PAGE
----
Thursday, February 02, 2006


"An oral contract is not worth the paper it's written on."

"Paper Jam." "Open Tray 1 and remove the jammed paper."

"I have to write a paper for Psychology class tonight."

"Jumbo Sized GEM Paper Clips."

I have been thinking a lot about paper lately. On one of the listservs I belong to the discussion of moving to web-only university catalogs or schedules of classes has come up again. I can understand this for class schedules because the information can change on a daily basis and they have a short shelf life. I think for catalogs it's a bad idea. If they exist only online, will people be able to access them in 25 years? Will they have the software to read the files?

I was cleaning out some office files yesterday and came across a banana yellow 3.5" floppy disk that must have contained some important information at one time, as it had been carefully put in a plastic envelope and filed away. Before throwing it out, I thought briefly about hanging it on my cubicle wall for decoration. I have no idea what was on it because I doubt there's a computer on the entire Bradley campus that has a drive that could read this disk. Whatever was on it has been lost. Since this is the Publications Office, however, its contents probably are printed in a catalog or newsletter somewhere. A copy of it most likely still exists.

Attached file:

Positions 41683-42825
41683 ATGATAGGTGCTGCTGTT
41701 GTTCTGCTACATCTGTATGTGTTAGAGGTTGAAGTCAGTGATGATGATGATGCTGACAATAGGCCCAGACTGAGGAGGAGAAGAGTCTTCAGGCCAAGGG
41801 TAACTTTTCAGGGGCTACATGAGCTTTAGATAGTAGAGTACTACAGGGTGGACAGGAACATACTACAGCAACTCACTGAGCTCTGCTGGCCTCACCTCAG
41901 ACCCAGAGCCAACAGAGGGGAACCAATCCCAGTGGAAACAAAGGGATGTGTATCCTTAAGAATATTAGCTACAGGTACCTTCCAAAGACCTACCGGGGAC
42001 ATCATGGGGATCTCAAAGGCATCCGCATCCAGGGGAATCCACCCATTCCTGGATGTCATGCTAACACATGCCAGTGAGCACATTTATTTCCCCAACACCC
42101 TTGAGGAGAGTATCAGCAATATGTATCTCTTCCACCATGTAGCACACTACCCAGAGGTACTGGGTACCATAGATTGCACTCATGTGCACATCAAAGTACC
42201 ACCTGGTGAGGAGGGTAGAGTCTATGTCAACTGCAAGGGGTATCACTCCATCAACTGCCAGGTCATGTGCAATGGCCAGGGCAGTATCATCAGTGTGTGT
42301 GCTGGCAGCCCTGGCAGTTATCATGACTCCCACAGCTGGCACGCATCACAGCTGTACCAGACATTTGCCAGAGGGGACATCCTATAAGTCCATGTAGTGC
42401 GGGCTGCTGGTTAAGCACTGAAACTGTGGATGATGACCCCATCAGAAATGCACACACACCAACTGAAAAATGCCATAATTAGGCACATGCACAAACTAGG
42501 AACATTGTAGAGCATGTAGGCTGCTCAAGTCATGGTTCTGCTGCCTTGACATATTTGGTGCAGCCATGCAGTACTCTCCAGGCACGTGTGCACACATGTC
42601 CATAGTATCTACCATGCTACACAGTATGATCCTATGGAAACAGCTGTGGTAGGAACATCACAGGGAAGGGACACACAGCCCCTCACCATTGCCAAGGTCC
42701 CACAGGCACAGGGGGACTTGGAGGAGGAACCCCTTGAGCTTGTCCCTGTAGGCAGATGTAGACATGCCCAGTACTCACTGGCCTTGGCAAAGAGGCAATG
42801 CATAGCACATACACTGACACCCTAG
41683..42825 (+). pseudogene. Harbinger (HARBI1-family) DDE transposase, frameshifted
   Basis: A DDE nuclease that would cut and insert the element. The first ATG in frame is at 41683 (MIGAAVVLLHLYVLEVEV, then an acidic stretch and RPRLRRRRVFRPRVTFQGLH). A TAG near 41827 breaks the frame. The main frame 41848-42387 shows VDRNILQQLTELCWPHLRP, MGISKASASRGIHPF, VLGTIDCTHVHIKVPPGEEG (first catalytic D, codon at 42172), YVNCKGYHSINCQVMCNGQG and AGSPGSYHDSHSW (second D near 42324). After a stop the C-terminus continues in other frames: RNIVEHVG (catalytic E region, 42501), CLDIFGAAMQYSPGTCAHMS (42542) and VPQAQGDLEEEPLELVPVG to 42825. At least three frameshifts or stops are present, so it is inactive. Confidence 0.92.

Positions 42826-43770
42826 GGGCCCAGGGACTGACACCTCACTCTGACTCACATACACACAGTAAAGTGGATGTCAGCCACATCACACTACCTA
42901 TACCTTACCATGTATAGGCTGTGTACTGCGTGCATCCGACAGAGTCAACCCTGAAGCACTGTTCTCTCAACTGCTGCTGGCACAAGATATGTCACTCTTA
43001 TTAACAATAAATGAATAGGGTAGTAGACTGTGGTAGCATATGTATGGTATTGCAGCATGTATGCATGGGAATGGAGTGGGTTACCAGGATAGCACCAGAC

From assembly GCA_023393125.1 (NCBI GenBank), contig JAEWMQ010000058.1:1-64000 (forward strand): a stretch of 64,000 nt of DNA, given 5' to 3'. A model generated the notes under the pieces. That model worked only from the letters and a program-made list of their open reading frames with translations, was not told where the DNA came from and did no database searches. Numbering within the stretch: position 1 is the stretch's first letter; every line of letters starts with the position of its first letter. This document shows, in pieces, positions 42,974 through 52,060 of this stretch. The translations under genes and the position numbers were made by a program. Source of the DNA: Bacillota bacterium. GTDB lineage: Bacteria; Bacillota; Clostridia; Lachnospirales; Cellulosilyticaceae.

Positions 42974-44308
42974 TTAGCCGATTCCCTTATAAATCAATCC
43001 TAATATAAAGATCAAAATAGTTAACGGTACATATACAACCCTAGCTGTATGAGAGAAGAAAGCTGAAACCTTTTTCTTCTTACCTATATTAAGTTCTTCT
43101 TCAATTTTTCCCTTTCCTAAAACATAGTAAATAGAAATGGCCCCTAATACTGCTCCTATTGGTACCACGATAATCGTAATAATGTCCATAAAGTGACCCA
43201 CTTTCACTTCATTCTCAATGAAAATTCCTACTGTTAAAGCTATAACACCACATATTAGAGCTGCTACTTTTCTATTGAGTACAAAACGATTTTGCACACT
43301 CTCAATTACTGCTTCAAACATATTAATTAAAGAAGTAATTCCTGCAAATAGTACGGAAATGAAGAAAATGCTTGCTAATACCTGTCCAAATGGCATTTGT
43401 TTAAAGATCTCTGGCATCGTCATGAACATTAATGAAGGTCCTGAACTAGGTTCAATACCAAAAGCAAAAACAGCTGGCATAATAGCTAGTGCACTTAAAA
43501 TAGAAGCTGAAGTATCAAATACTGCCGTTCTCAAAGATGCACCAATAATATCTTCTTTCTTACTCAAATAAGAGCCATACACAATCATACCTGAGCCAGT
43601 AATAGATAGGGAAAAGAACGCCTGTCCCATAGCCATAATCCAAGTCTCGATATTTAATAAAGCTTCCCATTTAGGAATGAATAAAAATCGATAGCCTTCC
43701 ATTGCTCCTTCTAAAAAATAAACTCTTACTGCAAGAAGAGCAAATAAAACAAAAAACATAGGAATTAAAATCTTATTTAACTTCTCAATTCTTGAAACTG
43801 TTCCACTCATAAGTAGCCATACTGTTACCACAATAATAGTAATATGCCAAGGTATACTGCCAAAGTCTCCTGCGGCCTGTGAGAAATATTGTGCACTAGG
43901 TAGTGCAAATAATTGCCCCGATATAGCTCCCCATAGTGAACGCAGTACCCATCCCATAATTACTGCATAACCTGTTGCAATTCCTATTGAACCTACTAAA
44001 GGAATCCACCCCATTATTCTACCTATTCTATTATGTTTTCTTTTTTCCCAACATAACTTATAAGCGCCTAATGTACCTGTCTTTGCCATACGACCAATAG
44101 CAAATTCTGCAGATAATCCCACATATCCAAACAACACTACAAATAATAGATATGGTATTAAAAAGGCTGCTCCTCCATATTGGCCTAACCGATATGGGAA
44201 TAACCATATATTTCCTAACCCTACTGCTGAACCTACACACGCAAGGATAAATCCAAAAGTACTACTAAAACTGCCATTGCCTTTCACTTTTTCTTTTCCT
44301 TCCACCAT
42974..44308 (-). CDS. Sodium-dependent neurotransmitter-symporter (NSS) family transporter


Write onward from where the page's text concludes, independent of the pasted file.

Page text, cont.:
At the doctor's office the other day, I watched the nurse carefully write down my weight and blood pressure on a neat little form for the doctor to review. She signed the bottom of the form before leaving the room. The doctor came in and wrote more notes on the form and he too signed it. He handed me my file to take with me to the front desk. Of course, I had to take a few minutes to look throught it while I slowly put my shoes on. It chronicled, in several different people's handwriting, my health for the past ten years. It contained xray readings and lab reports. All on paper! Perhaps some doctors have gone paperless, but it's probably more time consuming to make sure computers are available (and working) in every room and that people know how to use them. And that you can find what you need on them when you need it.

For many things, paper just makes more sense. I'm not giving up my job in the print world that easily!

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